Life After Brexit - Consequences for you

22 February 2020

Brexit consequences for you and your business
The UK’s exit from the EU will be an important change to our economy and trading.  Obviously, this might affect you and your business, and you may need to make changes in the next few months.
It makes sense to analyse and track every element of your trade with the EU and start to consider how this might change at the end of the transition period.
Please note that as a result of changes to our relationship with the EU, our trading relationships with other countries might change after Brexit as well. It’s important to consider how your business might be affected.

The Withdrawal Agreement
We have now entered the transition period which ends on 31 December 2020. During this time, the UK is to negotiate a new trade agreement with the EU to sort out our long-term relationship.
If no agreement is reached, the transition period could end without a new trade deal in place – and the UK could revert to World Trade Organisation rules (WTO) covering trade with EU countries.
The government has already said it will not extend the existing transition period.
In the meantime, the transition period means virtually nothing has changed. Even though the UK is no longer a member of the EU, it will continue to abide by its rules until the end of 2020. This includes trade and the free movement of people between member states.
This gives us time to get organised for the future. The Withdrawal Agreement does set out some steps we must prepare for.

Do you have customers in Northern Ireland?
Any SME that trades with Northern Ireland should study the Withdrawal Agreement as special provisions apply to trade and borders.
Under the Agreement, the whole of the UK – including Northern Ireland – will be a single customs territory and apply the same tariffs on imports. However, at the same time, Northern Ireland alone will continue to be part of the EU’s customs rules for trade with the Republic of Ireland, with no tariffs or restrictions on goods crossing the border in either direction.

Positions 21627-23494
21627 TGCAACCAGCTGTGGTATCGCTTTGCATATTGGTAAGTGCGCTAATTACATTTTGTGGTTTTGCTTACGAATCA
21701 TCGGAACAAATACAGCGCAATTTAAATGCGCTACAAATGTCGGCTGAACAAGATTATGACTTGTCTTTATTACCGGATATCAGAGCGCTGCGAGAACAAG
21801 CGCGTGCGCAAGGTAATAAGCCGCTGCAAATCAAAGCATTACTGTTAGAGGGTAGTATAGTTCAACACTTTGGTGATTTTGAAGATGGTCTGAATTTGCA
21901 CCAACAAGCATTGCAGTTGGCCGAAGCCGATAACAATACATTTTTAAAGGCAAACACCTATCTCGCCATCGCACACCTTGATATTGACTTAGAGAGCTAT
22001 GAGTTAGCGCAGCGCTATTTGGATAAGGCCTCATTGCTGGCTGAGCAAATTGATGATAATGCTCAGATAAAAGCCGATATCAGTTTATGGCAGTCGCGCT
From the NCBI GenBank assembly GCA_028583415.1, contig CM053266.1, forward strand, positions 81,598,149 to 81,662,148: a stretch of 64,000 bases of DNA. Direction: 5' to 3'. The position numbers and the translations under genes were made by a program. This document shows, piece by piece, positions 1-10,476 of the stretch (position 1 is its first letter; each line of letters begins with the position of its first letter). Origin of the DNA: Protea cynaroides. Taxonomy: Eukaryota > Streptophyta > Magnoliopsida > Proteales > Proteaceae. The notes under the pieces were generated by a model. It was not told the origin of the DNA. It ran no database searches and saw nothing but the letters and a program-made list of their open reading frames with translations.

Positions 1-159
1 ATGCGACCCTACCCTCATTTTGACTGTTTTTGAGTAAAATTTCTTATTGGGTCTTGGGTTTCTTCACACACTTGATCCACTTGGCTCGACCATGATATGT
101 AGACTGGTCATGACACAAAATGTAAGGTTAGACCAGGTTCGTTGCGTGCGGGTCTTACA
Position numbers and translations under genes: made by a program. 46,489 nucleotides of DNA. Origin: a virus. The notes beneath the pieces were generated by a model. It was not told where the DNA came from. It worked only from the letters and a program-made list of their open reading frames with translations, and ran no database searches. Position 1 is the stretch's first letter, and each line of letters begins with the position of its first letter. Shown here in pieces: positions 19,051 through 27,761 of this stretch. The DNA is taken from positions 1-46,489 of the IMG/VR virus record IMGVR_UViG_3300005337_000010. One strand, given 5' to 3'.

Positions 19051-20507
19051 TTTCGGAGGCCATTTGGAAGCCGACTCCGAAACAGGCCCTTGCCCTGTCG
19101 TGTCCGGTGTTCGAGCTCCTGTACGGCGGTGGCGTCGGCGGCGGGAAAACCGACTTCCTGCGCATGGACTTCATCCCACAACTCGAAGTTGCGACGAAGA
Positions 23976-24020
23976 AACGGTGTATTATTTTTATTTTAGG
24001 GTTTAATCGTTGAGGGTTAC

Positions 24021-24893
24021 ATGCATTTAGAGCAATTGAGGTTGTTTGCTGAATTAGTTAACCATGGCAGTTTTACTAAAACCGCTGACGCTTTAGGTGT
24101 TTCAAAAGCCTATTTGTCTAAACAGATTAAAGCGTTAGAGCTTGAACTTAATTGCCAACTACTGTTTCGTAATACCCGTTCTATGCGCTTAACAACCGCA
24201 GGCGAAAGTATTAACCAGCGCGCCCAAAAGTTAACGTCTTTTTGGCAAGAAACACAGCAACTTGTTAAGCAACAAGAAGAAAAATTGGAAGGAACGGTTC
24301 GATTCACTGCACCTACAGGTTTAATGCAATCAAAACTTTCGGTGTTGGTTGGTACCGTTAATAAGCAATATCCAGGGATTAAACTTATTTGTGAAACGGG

This means there is no need for a hard border on the island of Ireland itself but the EU reserves the right to charge tariffs on certain goods moving into the EU from other parts of the UK.
So any goods which are deemed to be “at risk” of moving into the EU after crossing into Northern Ireland from the mainland may require customs checks and controls on goods crossing from the UK to Northern Ireland. See the Government website for full details. 

Importing/Exporting generally
Currently, when UK businesses buy and sell goods in the EU today, they’re not treated as imports or exports since the Customs Union means there are no trade borders with other member states.
This will no longer be the case at the end of the transition period and businesses will need a reference number to continue trading – an Economic Operator Registration and Identification (EORI) number.  
If you import goods from the EU, you can also register for and use Transitional Simplified Procedures (TSP), to get extra time to send in your customs documentation. You’ll need an EORI number, starting with GB, to apply for TSP.
If you import goods from the EU, you should also familiarise yourself with VAT rules and check the duty you’ll have to pay on items you bring in to the UK.
You can find more information on

If your company employs EU workers, they have until 30 June 2021 to apply for settled status – effectively permission to continue living in the UK – as long as they are living in the country by 3 December 2020. You might wish to check if they have applied for this settled status or what their plans are. You could also see if they need support to complete their application.
Thinking ahead to future employees, make sure you familiarise yourself with the new rules and consider if you need to change your employment approach to meet the needs of your business.
Bear in mind too that similar restrictions are likely to apply to any UK residents you may employ in another EU member state. Consider if any new regulations apply to their travel between the EU and UK, such as visa requirements.

No Deal?
If a free trade agreement has not been agreed at the end of the transition period, the UK will leave the EU with no trade deal in place. Under this scenario, it will revert to WTO rules for trading with EU member states.

We at Everyday Legal will endeavour to keep on top of changes as and when they happen and keep posts up to date.

John Davies
22nd February 2020